Grohl and Novoselic head to studio; Nirvana box set in jeopardy

· Aug 8, 2001 Tweet

When Kurt Cobain died in 1994, the alliance between surviving members Dave Grohl and Krist Novoselic dissipated, not personally but professionally. Novoselic and Grohl grieved the loss of their mutual friend, but their post-Nirvana successes were a world apart. Fearing comparisons to Nirvana were they to form a band together, the two felt that recording together might bring unnecessary criticism.

Dave Grohl went on to release a small collection of demos on which he played every instrument. The rare collection, dubbed The Pocketwatch Demos, was put together in the early 90s, just prior to Nirvana’s breakout success.

On July 3, 1995, Grohl?s band, The Foo Fighters, released a self-titled LP. Again, Grohl played all the instruments except for a small guitar track by Greg Dulli of the Afghan Whigs. The highly anticipated record went platinum and the number one hits “This Is A Call” and “I’ll Stick Around” gave Grohl an identity outside of Nirvana. Grohl and his band eventually went on to release the platinum CD’s The Colour and The Shape and There Is Nothing Left To Lose, while playing to sold-out audiences world-wide.

For Krist Novoselic, things were much different. The loss of Cobain took its toll on Novoselic and he took time to himself while voicing political concerns and forming his act Sweet 75. Unfortunately, Sweet 75’s self-titled album did not have the mainstream appeal of a Foo Fighters record and the band never caught on. Despite a small but loyal following, Novoselic’s commitment to distancing himself from the sound of Nirvana ultimately spelled doom for his band and Sweet 75 only managed to release one recording before disappearing.

Just weeks ago, the rumor mills were in full spin when it was reported that Dave Grohl entered Conway Studios in Los Angeles with Krist Novoselic, Foo Fighters drummer Taylor Hawkins, L7?s Donita Sparks, and Queens of the Stone Age?s Josh Homme to record several songs. The supergroup’s efforts have not been given titles and the details are far and few between, but the recordings did occur.

This marks the first time since Nirvana’s In Utero that Grohl and Novoselic have recorded together. When and for what purpose the songs will appear remains a mystery, as does the state of Nirvana’s long-awaited box set marking the 10-year anniversary of Nirvana’s groundbreaking and classic record Nevermind.

Everything would be on schedule, however, everyone’s favorite rock widow Courtney Love has decided that Novoselic and Grohl should not have a say in any and all future releases. Love claims that she was coaxed into signing a contract to establish Nirvana L.L.C, a union between Love, Grohl and Novoselic that was created to protect the legacy of the band and to prevent their music from being used in commercials or movies. The move has thus far protected the legacy, but recently Love has sought to dissolve the union which requires a majority vote between Grohl, Love and Novoselic to make major decisions on behalf of the band.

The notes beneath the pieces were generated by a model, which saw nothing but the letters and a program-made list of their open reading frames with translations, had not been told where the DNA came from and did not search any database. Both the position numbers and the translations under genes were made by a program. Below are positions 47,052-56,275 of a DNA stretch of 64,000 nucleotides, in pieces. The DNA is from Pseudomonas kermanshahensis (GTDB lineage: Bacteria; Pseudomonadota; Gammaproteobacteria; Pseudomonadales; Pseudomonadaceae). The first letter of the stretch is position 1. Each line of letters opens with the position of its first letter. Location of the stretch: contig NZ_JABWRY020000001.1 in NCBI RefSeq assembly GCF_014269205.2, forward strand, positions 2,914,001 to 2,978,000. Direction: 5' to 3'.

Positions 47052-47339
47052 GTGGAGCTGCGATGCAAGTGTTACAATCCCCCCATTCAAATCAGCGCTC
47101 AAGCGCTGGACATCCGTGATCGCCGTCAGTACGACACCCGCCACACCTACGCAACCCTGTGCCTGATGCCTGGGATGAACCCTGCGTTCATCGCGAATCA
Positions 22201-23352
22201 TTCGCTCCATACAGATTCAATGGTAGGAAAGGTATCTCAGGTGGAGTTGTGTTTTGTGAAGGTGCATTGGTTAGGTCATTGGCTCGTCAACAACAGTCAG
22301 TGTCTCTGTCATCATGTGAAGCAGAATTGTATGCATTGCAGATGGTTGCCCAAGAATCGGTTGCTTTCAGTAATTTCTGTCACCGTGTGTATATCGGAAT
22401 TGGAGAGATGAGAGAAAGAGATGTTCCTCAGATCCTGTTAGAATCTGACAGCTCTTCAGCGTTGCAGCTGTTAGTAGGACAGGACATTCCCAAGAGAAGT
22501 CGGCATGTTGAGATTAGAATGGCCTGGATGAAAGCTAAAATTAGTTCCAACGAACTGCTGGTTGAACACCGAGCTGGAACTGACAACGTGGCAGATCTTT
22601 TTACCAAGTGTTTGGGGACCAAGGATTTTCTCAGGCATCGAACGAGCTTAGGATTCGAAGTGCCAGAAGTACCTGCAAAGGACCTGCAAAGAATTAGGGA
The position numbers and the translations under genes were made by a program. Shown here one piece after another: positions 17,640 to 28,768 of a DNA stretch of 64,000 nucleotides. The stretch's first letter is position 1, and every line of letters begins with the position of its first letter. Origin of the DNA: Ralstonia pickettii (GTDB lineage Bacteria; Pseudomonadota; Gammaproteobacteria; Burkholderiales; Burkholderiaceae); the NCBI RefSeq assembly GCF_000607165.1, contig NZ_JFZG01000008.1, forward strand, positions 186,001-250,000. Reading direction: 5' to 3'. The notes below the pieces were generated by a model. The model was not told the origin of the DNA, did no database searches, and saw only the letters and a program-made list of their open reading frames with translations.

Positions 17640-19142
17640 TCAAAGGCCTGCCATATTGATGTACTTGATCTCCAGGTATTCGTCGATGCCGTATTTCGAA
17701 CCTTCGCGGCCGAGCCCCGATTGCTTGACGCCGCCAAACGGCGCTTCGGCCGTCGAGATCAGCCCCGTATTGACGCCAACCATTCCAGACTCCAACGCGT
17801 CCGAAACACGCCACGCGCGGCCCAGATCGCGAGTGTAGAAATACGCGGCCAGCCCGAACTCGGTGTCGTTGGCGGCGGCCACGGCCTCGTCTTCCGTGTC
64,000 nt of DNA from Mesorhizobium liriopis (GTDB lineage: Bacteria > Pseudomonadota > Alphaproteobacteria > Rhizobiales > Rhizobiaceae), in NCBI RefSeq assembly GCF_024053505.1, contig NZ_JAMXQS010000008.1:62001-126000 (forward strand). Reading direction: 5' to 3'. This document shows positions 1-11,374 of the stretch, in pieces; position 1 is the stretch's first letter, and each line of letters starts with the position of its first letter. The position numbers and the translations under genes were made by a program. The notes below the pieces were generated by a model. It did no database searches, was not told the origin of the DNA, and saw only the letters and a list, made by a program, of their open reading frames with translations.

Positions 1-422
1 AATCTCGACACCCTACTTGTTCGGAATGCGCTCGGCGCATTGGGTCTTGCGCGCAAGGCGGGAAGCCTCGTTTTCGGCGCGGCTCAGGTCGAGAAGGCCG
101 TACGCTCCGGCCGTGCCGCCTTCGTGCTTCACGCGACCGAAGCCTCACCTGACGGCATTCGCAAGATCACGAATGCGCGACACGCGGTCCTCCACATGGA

Love has made it clear that she wants full control of the band and recently won an injunction against Grohl and Novoselic. The injunction prevents them from releasing the box set, which is set to contain the last piece of music Nirvana recorded, “You Know You’re Right.” The song has also gone by the titles “On The Mountain” and “You’ve Got No Right” and is one of the most closely guarded pieces of studio music in the world. Only a handful of people have heard the recorded version, although a poor quality, live bootleg of the song does exist.

Also set for inclusion is the rare track “Opinion,” a rolling, 4-chord acoustic track originally premiered on a local radio show in Seattle where Cobain had driven to premiere the catchy song.

Despite the fact that Grohl’s drumming and energy were a major factor in the success of Nirvana, Love claims that, since Grohl was the band?s sixth drummer, he should have no say in the release of future recordings despite his involvement in a large majority of the tracks. Love also claims that Novoselic is an alcoholic and that Nirvana was set to split up if Cobain hadn’t killed himself. Grohl, Novoselic and other insiders have refuted all of these charges.

As Nirvana fans wait for the outcome of the pending court cases, the Nirvana vaults remain closed. When and if they will ever be opened may perhaps be decided by a judge?or worse yet, Courtney Love.


This article was published Aug 8, 2001 at 12:00 am and last updated Aug 8, 2001 at 12:00 am


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